“That's such an over-argument it leaves me wondering about the rest of your argument,” Busch said after Miles asserted that the voluminous EIR contained no references to any of its underlying studies and source data.
Busch also noted the contradiction between her complaints that the EIR didn't include all the traffic count data that went into its formulas for determining changes to the level of service at intersections and her complaint that the EIR was too big and unwieldy. “So you're saying the info should have been added to what you say is already an overlarge EIR?” Busch asked.
Later, he took Miles to task for advocating that the threshold the EIR used for determining whether delays to Muni service rose to the level of a significant impact should have been the subject of separate public hearings, just as she argued that virtually every detail in the plan should have been explicitly laid out in full detail and subject to challenge.
“You're describing an endless process that would be impossible to comply with,” Busch told Miles.
In fact, Pearson said CEQA specifically says such fine details shouldn't be in EIRs. For example, while the EIR discusses impacts to the level of service at every intersection affected by the plan – a complicated formula involving 30 different data points, which were in a Transportation Impact Study that the EIR referenced – she said it didn't need to all be in the EIR. “If this detail was in the EIR, it would turn the four-volume EIR into an eight-volume EIR,” she said.
Miles challenged the city on not going into that same level of detail in justifying why potential mitigation measures for each impact weren't included in the EIR, something Pearson argued isn't legally required (although she did trip up in citing a case that did require such analysis, saying that court ruling was wrong and earning a rebuke from Busch, who said it's not in his power to overrule a higher court's ruling).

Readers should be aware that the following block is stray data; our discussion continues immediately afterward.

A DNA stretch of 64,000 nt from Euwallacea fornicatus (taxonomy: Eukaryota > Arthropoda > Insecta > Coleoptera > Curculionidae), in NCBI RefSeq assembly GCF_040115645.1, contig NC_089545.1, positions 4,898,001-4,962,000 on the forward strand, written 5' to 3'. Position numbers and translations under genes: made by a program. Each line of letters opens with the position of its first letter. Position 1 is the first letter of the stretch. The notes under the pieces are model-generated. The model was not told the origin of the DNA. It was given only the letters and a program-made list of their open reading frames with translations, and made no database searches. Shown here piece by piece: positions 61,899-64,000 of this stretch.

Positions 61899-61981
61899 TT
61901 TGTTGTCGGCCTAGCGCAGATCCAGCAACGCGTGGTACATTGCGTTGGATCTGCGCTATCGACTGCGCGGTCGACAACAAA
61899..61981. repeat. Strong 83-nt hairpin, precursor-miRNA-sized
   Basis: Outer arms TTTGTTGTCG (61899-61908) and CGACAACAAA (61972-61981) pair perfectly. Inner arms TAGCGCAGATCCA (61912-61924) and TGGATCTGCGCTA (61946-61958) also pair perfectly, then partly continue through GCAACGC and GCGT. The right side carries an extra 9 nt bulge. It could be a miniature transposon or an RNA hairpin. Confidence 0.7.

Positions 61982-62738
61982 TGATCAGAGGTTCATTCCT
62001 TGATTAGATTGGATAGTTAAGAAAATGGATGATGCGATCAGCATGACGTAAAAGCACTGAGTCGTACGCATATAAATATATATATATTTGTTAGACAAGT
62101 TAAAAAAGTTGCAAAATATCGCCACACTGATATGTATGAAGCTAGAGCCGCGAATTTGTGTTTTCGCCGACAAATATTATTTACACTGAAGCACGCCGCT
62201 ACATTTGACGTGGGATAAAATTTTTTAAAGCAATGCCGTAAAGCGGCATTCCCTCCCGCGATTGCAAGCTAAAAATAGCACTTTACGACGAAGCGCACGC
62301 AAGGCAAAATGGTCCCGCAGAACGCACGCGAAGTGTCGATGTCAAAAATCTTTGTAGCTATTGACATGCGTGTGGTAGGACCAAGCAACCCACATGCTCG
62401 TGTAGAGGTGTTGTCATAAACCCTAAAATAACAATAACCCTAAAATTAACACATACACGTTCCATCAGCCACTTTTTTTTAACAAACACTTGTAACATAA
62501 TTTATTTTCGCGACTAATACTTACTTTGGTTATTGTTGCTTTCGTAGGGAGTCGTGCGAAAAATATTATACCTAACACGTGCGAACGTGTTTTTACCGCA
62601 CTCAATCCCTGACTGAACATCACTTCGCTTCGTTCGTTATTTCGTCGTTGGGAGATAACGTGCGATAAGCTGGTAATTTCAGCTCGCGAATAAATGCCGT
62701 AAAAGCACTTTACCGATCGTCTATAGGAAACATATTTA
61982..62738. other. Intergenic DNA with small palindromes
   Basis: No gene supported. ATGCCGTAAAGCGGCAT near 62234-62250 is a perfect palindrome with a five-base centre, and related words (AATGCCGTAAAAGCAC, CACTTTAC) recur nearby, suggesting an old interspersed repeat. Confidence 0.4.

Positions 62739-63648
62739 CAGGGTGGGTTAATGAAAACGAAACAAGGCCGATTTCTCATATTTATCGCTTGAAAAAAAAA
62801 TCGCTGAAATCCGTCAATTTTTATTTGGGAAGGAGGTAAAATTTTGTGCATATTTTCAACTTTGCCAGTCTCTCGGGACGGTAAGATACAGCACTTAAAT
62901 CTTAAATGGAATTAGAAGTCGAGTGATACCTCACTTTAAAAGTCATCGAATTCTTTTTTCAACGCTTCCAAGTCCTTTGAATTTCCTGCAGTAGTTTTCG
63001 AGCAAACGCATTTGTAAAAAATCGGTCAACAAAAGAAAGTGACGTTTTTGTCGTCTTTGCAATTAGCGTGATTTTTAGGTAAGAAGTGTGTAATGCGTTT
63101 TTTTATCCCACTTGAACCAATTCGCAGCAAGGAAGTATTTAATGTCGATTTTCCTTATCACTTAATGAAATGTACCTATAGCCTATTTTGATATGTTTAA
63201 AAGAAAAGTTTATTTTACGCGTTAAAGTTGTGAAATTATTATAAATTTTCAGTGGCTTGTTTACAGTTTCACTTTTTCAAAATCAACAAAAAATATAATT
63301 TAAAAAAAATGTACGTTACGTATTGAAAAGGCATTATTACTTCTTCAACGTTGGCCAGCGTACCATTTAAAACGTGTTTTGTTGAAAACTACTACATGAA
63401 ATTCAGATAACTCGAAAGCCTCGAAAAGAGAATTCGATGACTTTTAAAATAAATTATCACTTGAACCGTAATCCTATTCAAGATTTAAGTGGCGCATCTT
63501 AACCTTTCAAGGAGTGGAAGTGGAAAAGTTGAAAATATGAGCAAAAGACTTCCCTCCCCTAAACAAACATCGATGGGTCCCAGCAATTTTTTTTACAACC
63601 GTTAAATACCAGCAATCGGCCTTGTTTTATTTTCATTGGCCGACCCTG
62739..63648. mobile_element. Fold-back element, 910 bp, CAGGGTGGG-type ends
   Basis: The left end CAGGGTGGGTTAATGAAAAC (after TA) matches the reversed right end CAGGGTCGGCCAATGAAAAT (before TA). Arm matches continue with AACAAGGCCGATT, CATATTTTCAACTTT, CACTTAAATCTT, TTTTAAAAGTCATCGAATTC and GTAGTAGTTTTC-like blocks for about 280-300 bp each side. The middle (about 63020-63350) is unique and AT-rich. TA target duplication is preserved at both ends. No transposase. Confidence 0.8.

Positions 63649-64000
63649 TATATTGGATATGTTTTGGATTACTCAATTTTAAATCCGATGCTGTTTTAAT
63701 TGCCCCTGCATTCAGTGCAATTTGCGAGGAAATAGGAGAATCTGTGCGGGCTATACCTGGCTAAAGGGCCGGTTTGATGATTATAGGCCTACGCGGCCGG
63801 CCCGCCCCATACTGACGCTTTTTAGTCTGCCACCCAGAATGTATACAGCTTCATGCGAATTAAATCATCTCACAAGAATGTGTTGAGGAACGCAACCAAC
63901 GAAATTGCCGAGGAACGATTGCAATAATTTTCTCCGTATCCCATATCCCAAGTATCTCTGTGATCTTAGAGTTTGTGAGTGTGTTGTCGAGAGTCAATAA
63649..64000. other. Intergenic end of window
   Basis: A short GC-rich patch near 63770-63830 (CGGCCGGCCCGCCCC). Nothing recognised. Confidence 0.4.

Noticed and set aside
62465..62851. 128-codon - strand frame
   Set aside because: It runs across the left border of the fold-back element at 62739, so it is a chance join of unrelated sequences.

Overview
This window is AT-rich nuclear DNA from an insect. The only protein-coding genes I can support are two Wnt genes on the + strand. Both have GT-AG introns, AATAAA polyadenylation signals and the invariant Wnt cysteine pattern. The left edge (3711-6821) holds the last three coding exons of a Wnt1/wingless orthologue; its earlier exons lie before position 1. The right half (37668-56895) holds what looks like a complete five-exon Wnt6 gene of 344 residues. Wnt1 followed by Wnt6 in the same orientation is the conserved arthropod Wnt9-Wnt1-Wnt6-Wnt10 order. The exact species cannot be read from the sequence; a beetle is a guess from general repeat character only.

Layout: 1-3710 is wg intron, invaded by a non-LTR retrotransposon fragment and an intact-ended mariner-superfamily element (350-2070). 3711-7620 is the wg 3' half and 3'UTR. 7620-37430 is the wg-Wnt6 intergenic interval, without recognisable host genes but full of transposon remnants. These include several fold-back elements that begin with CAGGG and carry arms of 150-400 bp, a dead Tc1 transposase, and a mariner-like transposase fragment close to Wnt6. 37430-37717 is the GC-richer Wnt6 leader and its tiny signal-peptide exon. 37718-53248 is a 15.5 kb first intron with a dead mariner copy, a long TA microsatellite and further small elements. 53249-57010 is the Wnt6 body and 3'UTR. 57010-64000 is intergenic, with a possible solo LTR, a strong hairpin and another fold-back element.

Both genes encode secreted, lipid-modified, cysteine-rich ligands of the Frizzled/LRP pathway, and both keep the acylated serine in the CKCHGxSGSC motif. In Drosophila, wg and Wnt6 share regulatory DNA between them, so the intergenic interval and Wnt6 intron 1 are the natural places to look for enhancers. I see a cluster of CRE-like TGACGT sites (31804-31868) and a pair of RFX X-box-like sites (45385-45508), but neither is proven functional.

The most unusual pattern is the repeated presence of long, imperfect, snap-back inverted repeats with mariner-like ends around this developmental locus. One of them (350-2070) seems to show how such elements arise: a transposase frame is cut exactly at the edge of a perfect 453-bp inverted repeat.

Pearson also noted that for all the complaints about not studying enough alternatives, neither Miles nor Anderson have suggested any. “I think it's telling that the petitioners haven't come up with a single alternative that we should have looked at,” Pearson said before acknowledging the point by Miles and Busch that's not incumbent upon petitioners in cases like this.
But Pearson seemed more persuasive when she noted that in a built out city, there's only so much the city can do to find creative ways to offset the traffic impacts of giving more space to bikes. “This is not your typical project. We are not working on a blank slate. We are working within the constraints of the city's existing roadways,” Pearson said.
In the end, Busch asked both sides what the remedies might be if he finds some flaws in the EIR, expressing a desire to wrap this case up without extending the current wide-ranging injunction against all bike projects. But Anderson said the hearing gave him hope that the judge might not let the plan proceed without more work: “It's taken longer than I thought, which tells me he has some serious concerns.”